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F35-C Takeoff Problems - More Woes

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posted on Jan, 12 2017 @ 09:41 PM
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originally posted by: Zaphod58
a reply to: Pyle

The issue is that it's causing pain and disorientation to the pilot after they get off the deck. The bouncing is causing minor spinal compression, and it takes a few seconds for the display to catch up and stabilize.


Ah, I cant see beyond the pay/registration walls (at work) on the source so I have been going off best guess and past experience. I didnt even consider pilot related problems with new helmet. Those things have been a big development issue but should be worth it in the end.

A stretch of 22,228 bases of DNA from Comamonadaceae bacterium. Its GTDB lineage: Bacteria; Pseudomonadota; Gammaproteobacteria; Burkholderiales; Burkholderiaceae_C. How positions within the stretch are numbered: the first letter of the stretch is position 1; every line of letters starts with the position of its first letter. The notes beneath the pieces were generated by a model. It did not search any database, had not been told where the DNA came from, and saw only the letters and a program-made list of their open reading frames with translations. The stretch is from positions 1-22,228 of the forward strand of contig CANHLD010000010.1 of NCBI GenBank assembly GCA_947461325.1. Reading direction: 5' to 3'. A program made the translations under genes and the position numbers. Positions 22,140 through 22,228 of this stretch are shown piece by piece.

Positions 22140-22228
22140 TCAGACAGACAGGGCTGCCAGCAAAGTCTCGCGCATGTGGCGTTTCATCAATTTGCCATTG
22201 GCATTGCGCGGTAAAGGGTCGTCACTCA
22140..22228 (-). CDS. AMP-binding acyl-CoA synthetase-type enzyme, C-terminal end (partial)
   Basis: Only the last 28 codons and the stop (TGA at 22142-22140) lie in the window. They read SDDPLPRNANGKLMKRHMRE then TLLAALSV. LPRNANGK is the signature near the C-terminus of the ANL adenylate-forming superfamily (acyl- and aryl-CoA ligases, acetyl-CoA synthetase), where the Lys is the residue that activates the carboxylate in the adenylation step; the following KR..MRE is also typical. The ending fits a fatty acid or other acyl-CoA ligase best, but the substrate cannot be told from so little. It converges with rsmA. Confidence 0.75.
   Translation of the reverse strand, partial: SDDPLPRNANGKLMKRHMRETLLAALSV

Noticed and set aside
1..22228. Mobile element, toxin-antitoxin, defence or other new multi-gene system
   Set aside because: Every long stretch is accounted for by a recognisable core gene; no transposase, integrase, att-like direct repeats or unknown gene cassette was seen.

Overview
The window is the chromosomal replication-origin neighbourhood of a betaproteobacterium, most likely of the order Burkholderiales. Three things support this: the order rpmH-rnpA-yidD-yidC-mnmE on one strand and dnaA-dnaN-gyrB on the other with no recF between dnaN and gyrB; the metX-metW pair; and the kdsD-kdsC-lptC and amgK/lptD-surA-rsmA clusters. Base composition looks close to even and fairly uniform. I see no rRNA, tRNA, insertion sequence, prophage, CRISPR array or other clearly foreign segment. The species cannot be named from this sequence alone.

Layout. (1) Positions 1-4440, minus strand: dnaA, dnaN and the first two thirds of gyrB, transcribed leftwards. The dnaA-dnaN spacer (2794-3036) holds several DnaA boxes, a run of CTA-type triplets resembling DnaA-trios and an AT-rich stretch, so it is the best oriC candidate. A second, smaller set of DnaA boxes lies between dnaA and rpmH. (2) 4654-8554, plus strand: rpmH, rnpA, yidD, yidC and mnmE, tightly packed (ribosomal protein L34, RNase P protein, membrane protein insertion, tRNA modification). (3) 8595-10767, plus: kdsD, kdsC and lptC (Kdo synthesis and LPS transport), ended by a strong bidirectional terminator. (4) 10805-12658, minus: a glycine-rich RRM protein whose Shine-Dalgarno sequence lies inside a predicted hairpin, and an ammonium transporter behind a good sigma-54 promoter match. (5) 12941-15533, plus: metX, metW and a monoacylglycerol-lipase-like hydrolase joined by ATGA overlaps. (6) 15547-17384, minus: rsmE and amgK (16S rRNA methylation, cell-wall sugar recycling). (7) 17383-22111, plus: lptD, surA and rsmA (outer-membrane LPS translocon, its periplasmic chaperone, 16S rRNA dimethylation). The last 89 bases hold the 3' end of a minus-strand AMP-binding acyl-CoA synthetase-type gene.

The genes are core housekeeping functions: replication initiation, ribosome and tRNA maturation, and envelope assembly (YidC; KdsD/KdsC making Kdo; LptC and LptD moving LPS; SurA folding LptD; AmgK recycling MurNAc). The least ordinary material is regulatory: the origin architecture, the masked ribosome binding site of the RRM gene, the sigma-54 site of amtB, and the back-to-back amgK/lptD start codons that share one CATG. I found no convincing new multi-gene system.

posted on Jan, 12 2017 @ 10:07 PM
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a reply to: Pyle

I had the same problem. I was thinking in terms of aircraft, not pilot. I keep forgetting that helmet.



posted on Jan, 13 2017 @ 01:44 AM
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After looking at those videos i'm amazed anybody volunteers as its just strap me into a rocket and fling me out of the ship....i'm amazed they can fly with with size of the balls needed for a catapult launch.

Someone should check their birth certificates as I think they have Spartan lineage



posted on Jan, 13 2017 @ 06:16 AM
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a reply to: Zaphod58

Yeah, that's why I think they'll just put an increase on the maximum takeoff weight in place as a short term fix while they look at a longer term one.



posted on Jan, 13 2017 @ 03:37 PM
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originally posted by: Maxatoria